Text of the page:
China seen as winner in Snowden incident
The timing and the content of Snowden’s statements are nothing short of evidence of China’s Intelligence Service’s impressive victory over the US special services, says an expert with the Centre for Analysis of Strategies and Technologies, Vassily Kashin.
The decision of the former technical contractor of the CIA and NSA, Edward Snowden, to take a plane to Moscow and ask for political asylum in Ecuador has come as another piece of bad news to the United States. The US government should well expect more revelations as long as Snowden retains his status of a committed fighter against US special services who is struggling for civil freedoms. The forthcoming revelations will either provoke domestic political scandals in the United States or discredit individual areas of the US foreign policy.
We will hardly learn about all the details of Snowden’s escape from the United States in the near future. But the timing and content of Snowden’s recent statements point out that we are most likely bearing witness to the Chinese Intelligence Service’s impressive victory over the US special services.
Snowden’s flight to Hong Kong occurred shortly before an important China-US summit in California. During the summit, President Barack Obama raised the issue, in the course of his talks with his Chinese opposite number Xi Jinping, about China’s cyber-espionage against the US. Snowden’s first exposures of the US National Security Agency came right ahead of the summit, and also during the presidential meeting, triggering a mammoth domestic political scandal. Snowden subsequently elaborated on the way Americans had hacked into computer networks on mainland China and in Hong Kong.
Snowden’s revelations have made the US feel awkward at a time when the US had overpowered Chinese diplomats’ objections and ensured the discussion of Chinese cyber-spying at top level. Snowden offered exhaustive evidence of US hypocrisy. The US is now hardly in a position to unilaterally level criticism at China when discussing cyber-espionage. The Chinese Foreign Ministry has already pointed out in a statement that the People’s Republic of China is one of the victims of network attacks, and voiced concern over the information that was made public by Snowden.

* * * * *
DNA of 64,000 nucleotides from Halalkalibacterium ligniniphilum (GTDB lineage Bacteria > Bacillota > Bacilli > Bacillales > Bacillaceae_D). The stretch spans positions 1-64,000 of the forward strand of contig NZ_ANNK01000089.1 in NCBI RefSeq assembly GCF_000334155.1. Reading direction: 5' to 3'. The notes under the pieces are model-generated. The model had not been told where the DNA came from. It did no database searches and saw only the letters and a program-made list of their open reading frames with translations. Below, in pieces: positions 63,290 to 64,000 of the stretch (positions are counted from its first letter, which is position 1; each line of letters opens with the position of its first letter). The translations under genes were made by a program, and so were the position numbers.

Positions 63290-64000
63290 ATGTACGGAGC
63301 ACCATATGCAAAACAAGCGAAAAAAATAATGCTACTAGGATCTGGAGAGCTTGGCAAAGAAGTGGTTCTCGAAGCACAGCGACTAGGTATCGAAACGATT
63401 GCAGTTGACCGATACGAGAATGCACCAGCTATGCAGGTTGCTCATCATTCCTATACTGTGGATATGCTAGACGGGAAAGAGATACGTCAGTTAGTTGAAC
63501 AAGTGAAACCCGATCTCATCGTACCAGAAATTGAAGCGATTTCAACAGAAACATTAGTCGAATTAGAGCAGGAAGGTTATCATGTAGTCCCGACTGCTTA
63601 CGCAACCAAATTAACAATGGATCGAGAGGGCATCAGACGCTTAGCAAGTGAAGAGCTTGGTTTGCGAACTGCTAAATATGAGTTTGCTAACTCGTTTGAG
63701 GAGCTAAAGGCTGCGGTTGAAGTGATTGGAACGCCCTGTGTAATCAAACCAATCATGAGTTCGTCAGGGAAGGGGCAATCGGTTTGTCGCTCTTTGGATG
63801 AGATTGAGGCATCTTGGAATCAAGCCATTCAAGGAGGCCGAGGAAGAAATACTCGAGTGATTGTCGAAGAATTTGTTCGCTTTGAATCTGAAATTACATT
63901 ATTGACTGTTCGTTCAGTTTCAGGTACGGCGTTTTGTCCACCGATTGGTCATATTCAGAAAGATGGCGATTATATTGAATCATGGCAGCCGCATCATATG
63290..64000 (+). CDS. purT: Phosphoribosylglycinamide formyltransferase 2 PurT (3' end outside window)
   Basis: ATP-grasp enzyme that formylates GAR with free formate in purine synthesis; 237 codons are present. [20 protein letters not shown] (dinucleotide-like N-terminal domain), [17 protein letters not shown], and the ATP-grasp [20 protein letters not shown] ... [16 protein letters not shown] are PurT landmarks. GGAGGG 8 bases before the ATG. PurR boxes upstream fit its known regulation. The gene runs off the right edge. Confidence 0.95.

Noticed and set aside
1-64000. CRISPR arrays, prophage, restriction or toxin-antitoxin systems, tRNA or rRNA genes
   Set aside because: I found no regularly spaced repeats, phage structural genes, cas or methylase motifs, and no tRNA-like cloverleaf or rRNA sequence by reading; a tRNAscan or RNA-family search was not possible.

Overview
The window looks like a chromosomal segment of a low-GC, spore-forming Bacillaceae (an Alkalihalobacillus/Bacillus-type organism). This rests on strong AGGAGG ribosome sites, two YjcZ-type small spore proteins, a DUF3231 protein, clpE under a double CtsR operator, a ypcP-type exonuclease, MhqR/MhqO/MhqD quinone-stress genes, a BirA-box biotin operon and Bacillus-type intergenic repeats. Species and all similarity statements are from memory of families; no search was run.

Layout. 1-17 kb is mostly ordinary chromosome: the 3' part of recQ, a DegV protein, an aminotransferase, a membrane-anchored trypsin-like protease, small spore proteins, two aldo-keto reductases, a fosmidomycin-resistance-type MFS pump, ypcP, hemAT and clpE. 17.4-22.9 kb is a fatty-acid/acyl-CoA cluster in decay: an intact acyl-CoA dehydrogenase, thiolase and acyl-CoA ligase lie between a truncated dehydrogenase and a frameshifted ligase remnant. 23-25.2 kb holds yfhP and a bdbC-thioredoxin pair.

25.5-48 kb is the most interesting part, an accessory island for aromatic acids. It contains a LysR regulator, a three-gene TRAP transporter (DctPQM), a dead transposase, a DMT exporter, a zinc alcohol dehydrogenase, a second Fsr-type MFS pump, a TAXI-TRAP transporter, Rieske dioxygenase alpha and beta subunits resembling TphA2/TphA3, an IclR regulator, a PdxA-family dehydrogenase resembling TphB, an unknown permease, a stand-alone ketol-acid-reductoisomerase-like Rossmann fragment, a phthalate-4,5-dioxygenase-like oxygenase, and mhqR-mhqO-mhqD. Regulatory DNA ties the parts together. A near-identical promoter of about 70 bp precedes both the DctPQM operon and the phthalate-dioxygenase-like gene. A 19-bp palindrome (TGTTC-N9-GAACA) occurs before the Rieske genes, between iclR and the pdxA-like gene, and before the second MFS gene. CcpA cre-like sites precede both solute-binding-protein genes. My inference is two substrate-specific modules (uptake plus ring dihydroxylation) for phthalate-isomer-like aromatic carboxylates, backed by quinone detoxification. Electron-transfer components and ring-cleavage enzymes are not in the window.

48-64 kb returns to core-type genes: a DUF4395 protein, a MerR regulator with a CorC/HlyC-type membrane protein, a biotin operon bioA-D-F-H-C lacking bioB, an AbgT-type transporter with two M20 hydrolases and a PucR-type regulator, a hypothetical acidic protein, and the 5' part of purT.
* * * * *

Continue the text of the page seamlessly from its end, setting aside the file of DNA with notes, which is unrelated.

Each of Snowden’s statements that have been made public had been timed perfectly. For example, reports about the US and British special services’ tapping on telephone conversations and reading foreign diplomatic cables during the G-20 summit in London in 2009 were made public on the first day of the recent G-8 summit in the UK. This could hardly be a coincidence. The timing for each of Snowden’s revelations showed a thorough knowledge of the current political situation in the world, above all, in Sino-US relations. A system manager with no higher education could hardly possess this kind of knowledge.
The situation that’s Snowden got into looks like a triumph of China’s Intelligence Services and the first major defeat of the US Intelligence Community since the end of the Cold War. Once the KGB was done away with, the US hardly expected to ever again meet an enemy that would prove equal in strength in terms of intelligence gathering, and it was clearly unprepared for the situation.
It is safe to assume that Snowden will make more revelations about the US Intelligence Community in the foreseeable future. Snowden’s escape was well thought-out. He had collected and copied a great amount of top secrets. He shouldn’t even have had access to some of the documents currently at his disposal. Along with the scandal around the WikiLeaks whistle-blowing website, Snowden’s story points to major problems in the United States concerning classified information security and the protection of sources the intelligence was obtained from.
The US government will find it hard to parry the accusations. The former US Vice President Dick Cheney has already said that Snowden must have worked for Chinese special services. But the view is not really shared by the US media. Many American political activists will take any accusations of Snowden as an attempt to denigrate the human rights champion.
Washington has thus got one more headache to deal with, while China has got more trump cards up its sleeve for the discussions of not only cyber-spying, but also of human rights and Internet freedoms.